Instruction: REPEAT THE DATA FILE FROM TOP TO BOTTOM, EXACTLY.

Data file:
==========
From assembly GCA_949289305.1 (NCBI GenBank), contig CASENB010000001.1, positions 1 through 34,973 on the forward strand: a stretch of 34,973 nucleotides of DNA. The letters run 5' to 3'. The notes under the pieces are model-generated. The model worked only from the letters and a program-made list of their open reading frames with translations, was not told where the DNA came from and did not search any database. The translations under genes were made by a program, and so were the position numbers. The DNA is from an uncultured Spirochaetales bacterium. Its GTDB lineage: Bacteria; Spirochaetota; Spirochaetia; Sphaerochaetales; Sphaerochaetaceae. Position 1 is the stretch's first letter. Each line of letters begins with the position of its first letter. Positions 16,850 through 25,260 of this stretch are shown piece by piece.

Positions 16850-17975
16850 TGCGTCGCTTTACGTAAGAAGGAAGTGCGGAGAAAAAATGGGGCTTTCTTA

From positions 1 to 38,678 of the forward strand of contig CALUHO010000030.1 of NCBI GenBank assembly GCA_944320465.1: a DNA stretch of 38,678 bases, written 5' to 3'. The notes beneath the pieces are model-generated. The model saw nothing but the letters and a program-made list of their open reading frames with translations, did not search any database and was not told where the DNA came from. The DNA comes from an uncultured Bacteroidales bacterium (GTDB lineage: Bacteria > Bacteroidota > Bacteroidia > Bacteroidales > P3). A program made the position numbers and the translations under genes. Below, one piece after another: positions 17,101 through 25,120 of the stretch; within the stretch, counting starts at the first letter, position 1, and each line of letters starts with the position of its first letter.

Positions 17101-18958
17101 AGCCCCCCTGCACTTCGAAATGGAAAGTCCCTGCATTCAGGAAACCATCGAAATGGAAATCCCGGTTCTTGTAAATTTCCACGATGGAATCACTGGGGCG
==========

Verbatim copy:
From assembly GCA_949289305.1 (NCBI GenBank), contig CASENB010000001.1, positions 1 through 34,973 on the forward strand: a stretch of 34,973 nucleotides of DNA. The letters run 5' to 3'. The notes under the pieces are model-generated. The model worked only from the letters and a program-made list of their open reading frames with translations, was not told where the DNA came from and did not search any database. The translations under genes were made by a program, and so were the position numbers. The DNA is from an uncultured Spirochaetales bacterium. Its GTDB lineage: Bacteria; Spirochaetota; Spirochaetia; Sphaerochaetales; Sphaerochaetaceae. Position 1 is the stretch's first letter. Each line of letters begins with the position of its first letter. Positions 16,850 through 25,260 of this stretch are shown piece by piece.

Positions 16850-17975
16850 TGCGTCGCTTTACGTAAGAAGGAAGTGCGGAGAAAAAATGGGGCTTTCTTA

From positions 1 to 38,678 of the forward strand of contig CALUHO010000030.1 of NCBI GenBank assembly GCA_944320465.1: a DNA stretch of 38,678 bases, written 5' to 3'. The notes beneath the pieces are model-generated. The model saw nothing but the letters and a program-made list of their open reading frames with translations, did not search any database and was not told where the DNA came from. The DNA comes from an uncultured Bacteroidales bacterium (GTDB lineage: Bacteria > Bacteroidota > Bacteroidia > Bacteroidales > P3). A program made the position numbers and the translations under genes. Below, one piece after another: positions 17,101 through 25,120 of the stretch; within the stretch, counting starts at the first letter, position 1, and each line of letters starts with the position of its first letter.

Positions 17101-18958
17101 AGCCCCCCTGCACTTCGAAATGGAAAGTCCCTGCATTCAGGAAACCATCGAAATGGAAATCCCGGTTCTTGTAAATTTCCACGATGGAATCACTGGGGCG